In an effort to increase voter turnout at elections, states all over the country are experimenting with easy ways to register to vote, but nobody had figured out how to make the process of voting easier—at least, in states where voters can’t mail in their ballots. But finally, it seems like some progress has been made on that front.
The state of West Virginia, in collaboration with Boston-based startup Voatz, has developed an app that will allow people to vote with their mobile phones. The app will work using a technology called blockchain, which allows votes to be anonymized and recorded on a public digital ledger.
How does it work? First, a person using the app must first register by taking a photo of their government-issued ID and a video of their face, then upload them through the app. Voatz says its facial recognition technology will ensure that the photo and the video show the same person. Once the person is approved, they can cast their ballot using the app.
Civics Lesson: Exactly Who and What Is Voatz?
Brief research on Voatz leads first to the company’s surprisingly information-free website. The “About” section of the site only gives users the option to contact Voatz if they are an election administrator looking to use the app. The Crunchbase page for the company says it is “a mobile election voting platform, secured by smart biometrics, real time ID verification and the blockchain for irrefutability.” Crunchbase also says the company is part of the Techstars Boston 2017 cohort and that it has a total funding of $2.4 million, $2.2 million of which came in January 2018 in a funding round led by Medici Ventures. And according to Crunchbase, Voatz’ team has exactly one member—founder Nimit S. Sawhney.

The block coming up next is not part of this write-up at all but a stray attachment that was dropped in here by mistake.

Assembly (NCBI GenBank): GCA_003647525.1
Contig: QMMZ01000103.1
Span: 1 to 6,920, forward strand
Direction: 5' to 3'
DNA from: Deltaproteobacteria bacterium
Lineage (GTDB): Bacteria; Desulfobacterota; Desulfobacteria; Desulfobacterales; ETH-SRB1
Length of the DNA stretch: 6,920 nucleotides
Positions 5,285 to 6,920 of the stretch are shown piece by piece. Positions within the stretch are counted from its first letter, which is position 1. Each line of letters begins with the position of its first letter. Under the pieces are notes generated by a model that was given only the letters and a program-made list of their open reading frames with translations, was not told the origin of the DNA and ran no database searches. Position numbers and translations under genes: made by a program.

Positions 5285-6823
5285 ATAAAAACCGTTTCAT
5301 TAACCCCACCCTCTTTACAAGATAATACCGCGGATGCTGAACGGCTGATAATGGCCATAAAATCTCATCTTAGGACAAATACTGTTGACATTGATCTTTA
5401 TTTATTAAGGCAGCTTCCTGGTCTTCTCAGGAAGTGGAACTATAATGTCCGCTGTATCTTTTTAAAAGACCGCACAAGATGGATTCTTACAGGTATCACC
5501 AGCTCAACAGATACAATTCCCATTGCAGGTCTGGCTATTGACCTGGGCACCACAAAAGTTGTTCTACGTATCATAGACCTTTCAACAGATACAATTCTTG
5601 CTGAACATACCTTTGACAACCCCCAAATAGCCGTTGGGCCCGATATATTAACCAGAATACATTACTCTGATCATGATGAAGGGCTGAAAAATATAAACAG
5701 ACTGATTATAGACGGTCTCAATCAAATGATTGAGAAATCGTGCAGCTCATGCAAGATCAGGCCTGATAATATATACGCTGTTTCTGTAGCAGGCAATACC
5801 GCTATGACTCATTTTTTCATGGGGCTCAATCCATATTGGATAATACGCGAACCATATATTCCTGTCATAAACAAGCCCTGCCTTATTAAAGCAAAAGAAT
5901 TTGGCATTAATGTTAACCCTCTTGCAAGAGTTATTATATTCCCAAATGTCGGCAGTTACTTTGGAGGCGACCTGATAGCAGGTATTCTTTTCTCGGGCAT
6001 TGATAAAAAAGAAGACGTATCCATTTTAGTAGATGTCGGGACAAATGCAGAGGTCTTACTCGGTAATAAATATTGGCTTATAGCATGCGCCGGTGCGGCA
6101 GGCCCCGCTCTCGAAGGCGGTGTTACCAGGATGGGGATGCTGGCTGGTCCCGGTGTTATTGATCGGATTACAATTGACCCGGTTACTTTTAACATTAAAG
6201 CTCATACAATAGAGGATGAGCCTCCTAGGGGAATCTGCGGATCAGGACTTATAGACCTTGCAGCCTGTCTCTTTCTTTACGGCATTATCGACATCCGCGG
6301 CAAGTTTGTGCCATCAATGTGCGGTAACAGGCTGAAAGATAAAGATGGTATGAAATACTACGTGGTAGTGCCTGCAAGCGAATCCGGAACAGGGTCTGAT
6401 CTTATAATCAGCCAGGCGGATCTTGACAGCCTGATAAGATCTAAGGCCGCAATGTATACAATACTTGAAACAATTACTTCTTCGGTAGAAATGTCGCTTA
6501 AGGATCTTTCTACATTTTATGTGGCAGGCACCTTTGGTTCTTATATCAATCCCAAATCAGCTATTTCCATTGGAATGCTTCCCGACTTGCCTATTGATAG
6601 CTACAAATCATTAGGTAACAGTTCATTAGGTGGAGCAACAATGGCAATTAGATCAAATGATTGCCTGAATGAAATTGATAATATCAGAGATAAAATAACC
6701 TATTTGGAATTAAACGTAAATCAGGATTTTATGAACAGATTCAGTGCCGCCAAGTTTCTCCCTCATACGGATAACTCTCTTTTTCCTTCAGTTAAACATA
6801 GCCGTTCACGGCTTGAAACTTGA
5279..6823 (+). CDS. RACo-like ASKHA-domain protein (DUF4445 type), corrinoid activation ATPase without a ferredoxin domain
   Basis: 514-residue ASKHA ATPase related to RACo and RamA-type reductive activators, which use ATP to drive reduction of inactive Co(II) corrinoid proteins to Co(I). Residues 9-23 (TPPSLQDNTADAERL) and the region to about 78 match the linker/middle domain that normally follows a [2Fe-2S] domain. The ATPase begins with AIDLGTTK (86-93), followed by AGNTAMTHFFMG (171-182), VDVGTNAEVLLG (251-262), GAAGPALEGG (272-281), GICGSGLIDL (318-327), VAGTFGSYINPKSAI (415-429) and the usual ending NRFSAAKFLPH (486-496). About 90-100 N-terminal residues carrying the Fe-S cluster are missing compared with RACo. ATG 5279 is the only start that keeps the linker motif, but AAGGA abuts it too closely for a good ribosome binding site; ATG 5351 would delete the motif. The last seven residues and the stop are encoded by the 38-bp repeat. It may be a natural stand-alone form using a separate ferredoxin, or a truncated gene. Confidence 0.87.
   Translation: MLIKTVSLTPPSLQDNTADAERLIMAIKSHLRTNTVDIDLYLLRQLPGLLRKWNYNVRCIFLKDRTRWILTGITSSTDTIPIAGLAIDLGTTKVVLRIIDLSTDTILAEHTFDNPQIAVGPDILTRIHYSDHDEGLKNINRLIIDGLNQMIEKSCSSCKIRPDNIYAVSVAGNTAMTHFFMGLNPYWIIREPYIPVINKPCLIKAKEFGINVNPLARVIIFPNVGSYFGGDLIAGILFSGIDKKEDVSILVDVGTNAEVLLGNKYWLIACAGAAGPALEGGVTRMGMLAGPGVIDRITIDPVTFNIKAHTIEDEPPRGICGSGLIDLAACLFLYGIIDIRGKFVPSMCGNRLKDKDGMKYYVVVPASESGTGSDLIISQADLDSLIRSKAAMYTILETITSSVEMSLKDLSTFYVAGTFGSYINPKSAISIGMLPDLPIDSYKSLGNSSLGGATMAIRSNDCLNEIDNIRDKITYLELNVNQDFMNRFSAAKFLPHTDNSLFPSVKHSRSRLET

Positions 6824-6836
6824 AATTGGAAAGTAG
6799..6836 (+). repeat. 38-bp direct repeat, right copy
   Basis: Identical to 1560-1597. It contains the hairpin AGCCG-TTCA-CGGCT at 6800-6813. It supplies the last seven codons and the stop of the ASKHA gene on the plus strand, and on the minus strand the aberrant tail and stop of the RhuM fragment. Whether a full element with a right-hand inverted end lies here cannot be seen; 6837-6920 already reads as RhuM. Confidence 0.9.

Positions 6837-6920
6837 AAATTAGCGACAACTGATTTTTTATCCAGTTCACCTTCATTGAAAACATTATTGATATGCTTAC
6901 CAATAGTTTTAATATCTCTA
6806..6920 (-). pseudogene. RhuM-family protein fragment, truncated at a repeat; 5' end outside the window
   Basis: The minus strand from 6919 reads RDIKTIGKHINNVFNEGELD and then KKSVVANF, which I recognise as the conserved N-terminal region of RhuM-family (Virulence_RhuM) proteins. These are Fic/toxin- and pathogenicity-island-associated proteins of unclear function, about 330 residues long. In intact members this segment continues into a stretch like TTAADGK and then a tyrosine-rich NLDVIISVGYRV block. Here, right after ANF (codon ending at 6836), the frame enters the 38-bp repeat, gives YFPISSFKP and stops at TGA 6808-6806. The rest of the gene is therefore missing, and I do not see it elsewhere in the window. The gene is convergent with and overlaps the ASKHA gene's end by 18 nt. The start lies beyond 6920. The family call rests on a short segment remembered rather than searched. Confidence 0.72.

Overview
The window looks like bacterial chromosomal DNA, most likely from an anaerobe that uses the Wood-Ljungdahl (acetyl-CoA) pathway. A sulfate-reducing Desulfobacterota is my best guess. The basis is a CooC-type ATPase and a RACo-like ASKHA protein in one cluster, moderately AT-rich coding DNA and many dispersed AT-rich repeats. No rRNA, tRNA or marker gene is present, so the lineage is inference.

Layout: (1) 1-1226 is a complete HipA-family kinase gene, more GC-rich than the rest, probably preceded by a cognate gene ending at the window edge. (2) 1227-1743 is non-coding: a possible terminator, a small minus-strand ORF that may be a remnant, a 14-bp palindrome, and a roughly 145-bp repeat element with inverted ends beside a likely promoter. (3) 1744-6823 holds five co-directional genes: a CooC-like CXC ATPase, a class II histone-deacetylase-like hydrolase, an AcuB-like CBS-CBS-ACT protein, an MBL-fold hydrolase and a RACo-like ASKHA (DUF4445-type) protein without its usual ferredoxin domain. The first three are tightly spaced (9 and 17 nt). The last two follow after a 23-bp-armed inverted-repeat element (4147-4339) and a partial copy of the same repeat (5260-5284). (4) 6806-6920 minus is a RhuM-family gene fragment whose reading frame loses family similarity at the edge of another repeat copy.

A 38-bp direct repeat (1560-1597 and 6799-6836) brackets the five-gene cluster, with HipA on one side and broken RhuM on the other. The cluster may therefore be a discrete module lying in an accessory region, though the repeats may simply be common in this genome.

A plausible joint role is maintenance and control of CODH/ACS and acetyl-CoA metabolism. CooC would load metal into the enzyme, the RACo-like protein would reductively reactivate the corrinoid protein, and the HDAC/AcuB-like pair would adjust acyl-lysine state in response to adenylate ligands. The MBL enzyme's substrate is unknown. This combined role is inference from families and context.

Image courtesy of Voatz
But there’s a problem. Many people have grave concerns about the app’s security.
Joseph Lorenzo Hall, the chief technologist at the Center for Democracy and Technology told CNN, “Mobile voting is a horrific idea. It’s internet voting on people’s horribly secured devices, over our horrible networks, to servers that are very difficult to secure, without a physical paper record of the vote.”
If there are security concerns on the user end of the mobile voting equation, there are equally—if not more—grave concerns about the security of the app itself. Cybersecurity expert Kevin Beaumont tweeted:
The Voatz website is running on a box with out of date SSH, Apache (multiple CVSS 9+), PHP etc. https://t.co/o1RvrLbQ0S
— Kevin Beaumont (@GossiTheDog) August 6, 2018
For those of you who need this tweet translated from “nerd-ese” to English, Beaumont means that the Voatz website is running on an extremely outdated server, with extremely lax security measures in place.
Then there’s the fact that the app hasn’t been tested in any truly meaningful election. Balloting for the Rock & Roll Hall of Fame, which Voatz actually supported with its app, doesn’t count as a valid test of a balloting app for elections that could determine the future of the country.
Naturally, both Voatz and West Virginia Secretary of State Mac Warner insist the app is secure. They point to the fact that the state tested the app in two counties in the recent primary elections, and “four audits of various components of the tool, including its cloud and blockchain infrastructure, revealed no problems.”
West Virginia plans to limit the use of Voatz mostly to troops serving abroad. Warner did say that these individuals can still cast a paper ballot if they prefer. State officials are also going to leave any final decision about using the app to individual counties.
Considering the increasing amount of evidence that Russian actors interfered with the 2016 election and hacked into Democrats’ servers and several states’ voter registration databases, mobile voting doesn’t strike us as a terribly good idea. The absence of a paper trail is a clear problem, particularly given the importance of the upcoming midterm elections.